Variable speed. I normally operate a ROS in full speed mode, but occasionally want to dial back the speed a bit. One situation where this feature comes in handy is when you are flush sanding edge banding on a shelf to a veneer-covered plywood. If you go too fast here, you can easily sand through the veneer which makes for an ugly shelf. This feature lets you slow down and sneak up on the veneer more easily.
Solid where it counts. By removing the pad you can see the drive gear and other components are made of machined metal, and everything “under the hood” is high quality. While it’s nearly impossible to test longevity, I don’t think you’re likely to wear this tool out.
Finish quality:Where the rubber hits the road. The swirl free finish that this thing delivers is superb. It is impossible to capture finish quality in a small photograph, but after sanding to only 150-grit, I applied a dark stain which is a great litmus test of sanding quality, and still could not see evidence of machine marks with a naked eye.
Conclusions. This is a phenomenal ROS in every respect. I love the flexibility of having 5″ or 6″ pads, the power is impressive, effective dust collection, and my favorite feature is how well it minimizes vibration. The only two downsides that I see are;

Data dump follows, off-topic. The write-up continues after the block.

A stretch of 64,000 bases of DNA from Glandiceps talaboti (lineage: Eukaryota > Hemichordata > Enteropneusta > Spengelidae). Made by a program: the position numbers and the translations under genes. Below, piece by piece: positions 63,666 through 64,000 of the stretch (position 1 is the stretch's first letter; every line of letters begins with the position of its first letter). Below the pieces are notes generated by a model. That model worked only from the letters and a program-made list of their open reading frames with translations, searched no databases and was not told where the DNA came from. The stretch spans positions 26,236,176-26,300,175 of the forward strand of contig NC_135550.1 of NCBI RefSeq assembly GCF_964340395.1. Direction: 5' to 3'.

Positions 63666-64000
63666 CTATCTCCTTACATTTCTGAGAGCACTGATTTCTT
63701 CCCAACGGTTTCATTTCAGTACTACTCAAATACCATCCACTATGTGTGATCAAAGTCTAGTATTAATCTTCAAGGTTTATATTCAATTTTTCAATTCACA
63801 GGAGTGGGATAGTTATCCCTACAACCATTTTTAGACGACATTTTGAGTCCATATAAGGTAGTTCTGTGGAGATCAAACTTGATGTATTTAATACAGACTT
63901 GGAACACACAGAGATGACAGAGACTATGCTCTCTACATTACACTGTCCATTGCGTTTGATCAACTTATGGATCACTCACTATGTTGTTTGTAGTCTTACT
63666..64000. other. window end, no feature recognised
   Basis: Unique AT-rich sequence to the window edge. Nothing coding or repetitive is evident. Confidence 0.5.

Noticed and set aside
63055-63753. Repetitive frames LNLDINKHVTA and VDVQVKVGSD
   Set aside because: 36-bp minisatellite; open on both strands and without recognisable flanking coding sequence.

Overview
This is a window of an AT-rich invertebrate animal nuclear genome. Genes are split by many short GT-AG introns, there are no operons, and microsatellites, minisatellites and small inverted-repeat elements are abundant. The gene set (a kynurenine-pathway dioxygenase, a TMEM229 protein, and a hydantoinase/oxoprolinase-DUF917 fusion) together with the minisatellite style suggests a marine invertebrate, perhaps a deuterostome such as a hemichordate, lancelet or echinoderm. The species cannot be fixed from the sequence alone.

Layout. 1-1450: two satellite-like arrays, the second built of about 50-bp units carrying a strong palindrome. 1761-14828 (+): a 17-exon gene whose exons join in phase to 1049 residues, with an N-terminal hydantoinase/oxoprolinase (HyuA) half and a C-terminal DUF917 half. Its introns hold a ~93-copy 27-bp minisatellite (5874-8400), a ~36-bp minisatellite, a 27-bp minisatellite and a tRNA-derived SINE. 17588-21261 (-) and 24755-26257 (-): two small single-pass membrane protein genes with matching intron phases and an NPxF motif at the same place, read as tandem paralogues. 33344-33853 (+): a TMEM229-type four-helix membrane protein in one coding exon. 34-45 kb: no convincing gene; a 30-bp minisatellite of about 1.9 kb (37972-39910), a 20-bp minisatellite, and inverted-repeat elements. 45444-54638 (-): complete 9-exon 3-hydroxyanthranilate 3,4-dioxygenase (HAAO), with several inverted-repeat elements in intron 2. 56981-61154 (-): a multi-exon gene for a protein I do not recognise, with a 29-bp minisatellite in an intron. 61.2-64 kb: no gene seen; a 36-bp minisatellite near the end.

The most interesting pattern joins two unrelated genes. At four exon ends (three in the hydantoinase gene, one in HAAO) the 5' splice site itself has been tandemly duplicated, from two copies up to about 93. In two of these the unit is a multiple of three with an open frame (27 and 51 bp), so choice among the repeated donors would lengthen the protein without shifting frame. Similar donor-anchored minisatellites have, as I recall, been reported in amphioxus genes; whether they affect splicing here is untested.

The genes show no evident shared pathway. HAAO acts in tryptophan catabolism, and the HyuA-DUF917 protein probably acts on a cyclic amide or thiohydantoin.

– Price point. At a retail price point of $299 it may prove difficult to justify for the average hobbyist, but honestly I don’t expect to find this level of quality and performance at a cheaper price point. For those who have significant sanding requirements, I believe that this tool is a reasonable value for the level of quality and innovation that it delivers. If you want to save some dough, you can buy the sander with either a 5″ or 6″ pad (not both) for about $229.
– Pad change requires a tool. Granted it is just a nit because the process about as simple as it gets with only a single hex screw required, but I would think Bosch could come up with a way to lock the pad in without requiring an external tool.
The bottom line is that this is one awesome sander. The ROS65VC brings a new level of innovation to the ROS market, and promises to delight anyone who decides to own one.
Photos by Author and courtesy of Bosch
Bosch ROS65VCL-6, 6-Inch and 5-Inch Pad Rear-Handle Random Orbit Sander with Vibration Control, $299
The tool is also available in models that include either a 5″ or a 6″ pad (not both) for a list price of $229.
For these options, look for models ROS65VC-5 for the unit with a 5″ pad, or ROS65VC-6 for the 6″ pad.
Robert Bosch Tool Corp.